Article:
Conrad Black looks at the “Occupy Wall Street” movement:
The Wall Street protesters denounce government bail-outs, the political and economic short-shrifting of students and young workers, the high cost of post-secondary education, various forms of discrimination, U.S. foreign policy, union-busting, outsourcing, the oil industry, media misinformation and (more generally) capitalism and globalization.
Of course, this is a pretty hackneyed scatter-gun indictment by people who haven’t really thought it through, but their anger and frustration are largely justified nonetheless: In the past decade, many prominent financial houses joined in the process of issuing consolidated debt obligations (CDOs), consisting of unfathomable patchworks of mortgages on packages of residential real estate, unsupported by any real base of invested equity in the underlying assets by their ostensible owners, and covered by diaphanous fig-leaves of default insurance. These instruments were made deceptively presentable by certifications from the main rating agencies that they were investment-grade, as if issued by serous entities and secured by unquestionable assets.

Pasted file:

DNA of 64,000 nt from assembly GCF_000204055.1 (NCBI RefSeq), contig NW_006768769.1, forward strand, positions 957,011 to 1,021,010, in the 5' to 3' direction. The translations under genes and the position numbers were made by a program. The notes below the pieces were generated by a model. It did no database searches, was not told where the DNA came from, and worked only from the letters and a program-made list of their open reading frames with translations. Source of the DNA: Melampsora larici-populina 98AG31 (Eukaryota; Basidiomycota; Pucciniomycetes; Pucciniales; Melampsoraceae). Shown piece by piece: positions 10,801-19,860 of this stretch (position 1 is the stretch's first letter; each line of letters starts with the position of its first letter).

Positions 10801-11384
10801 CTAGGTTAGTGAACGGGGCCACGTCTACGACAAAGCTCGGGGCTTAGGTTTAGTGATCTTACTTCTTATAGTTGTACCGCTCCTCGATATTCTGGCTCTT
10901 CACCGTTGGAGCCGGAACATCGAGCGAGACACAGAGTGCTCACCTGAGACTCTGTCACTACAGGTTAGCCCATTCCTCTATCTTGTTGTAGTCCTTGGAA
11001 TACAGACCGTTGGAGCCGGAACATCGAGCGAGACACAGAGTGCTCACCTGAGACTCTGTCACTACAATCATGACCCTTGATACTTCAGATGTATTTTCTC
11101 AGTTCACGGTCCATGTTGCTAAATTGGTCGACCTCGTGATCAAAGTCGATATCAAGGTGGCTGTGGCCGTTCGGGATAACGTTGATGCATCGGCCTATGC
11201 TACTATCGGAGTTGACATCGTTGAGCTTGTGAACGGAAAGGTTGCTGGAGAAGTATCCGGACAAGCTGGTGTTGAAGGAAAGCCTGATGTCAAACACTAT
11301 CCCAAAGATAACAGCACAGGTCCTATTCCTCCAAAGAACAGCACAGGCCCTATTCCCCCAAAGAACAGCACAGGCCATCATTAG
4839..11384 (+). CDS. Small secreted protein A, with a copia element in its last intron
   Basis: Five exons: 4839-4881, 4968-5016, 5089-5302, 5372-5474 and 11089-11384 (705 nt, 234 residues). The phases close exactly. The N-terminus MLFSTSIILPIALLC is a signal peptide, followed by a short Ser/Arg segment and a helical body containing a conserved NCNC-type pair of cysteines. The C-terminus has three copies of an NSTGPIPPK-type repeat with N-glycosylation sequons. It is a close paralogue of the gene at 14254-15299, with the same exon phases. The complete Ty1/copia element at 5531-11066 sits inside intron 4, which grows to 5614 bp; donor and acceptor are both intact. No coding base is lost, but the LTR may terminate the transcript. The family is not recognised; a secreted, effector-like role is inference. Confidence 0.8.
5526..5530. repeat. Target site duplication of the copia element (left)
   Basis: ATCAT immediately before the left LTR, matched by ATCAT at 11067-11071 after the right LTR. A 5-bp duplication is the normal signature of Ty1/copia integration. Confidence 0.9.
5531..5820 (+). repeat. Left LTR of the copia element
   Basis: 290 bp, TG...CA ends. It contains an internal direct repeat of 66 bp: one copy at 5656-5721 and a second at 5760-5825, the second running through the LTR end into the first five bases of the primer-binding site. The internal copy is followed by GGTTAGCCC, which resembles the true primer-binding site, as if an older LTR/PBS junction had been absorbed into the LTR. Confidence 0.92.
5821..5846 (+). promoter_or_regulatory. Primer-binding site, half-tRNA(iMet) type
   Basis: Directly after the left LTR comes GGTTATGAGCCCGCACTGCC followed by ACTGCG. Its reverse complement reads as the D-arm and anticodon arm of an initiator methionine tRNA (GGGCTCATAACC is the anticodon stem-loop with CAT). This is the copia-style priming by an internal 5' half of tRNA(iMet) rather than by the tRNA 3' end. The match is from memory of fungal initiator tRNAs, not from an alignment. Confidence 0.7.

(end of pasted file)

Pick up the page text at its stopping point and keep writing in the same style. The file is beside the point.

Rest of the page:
[. . .]
As for the Wall Street protesters, their largely justified complaints can’t be addressed by the wild methods they suggest. (A proposed list of demands posted at OccupyWallSt.org includes “free college education,” “bring the fossil fuel economy to an end” and “Immediate across the board debt forgiveness for all.”) The prestige of the U.S. financial leadership, the country’s political class and its economic academics and financial media have all collapsed at once and together, like a soufflé. Except for the military and the pure sciences, the country’s elites have been utterly discredited, and no one believes anything they say. Even if they wanted to, they could not impose on Americans the sort of radical anti-capitalist reforms the protestors urge.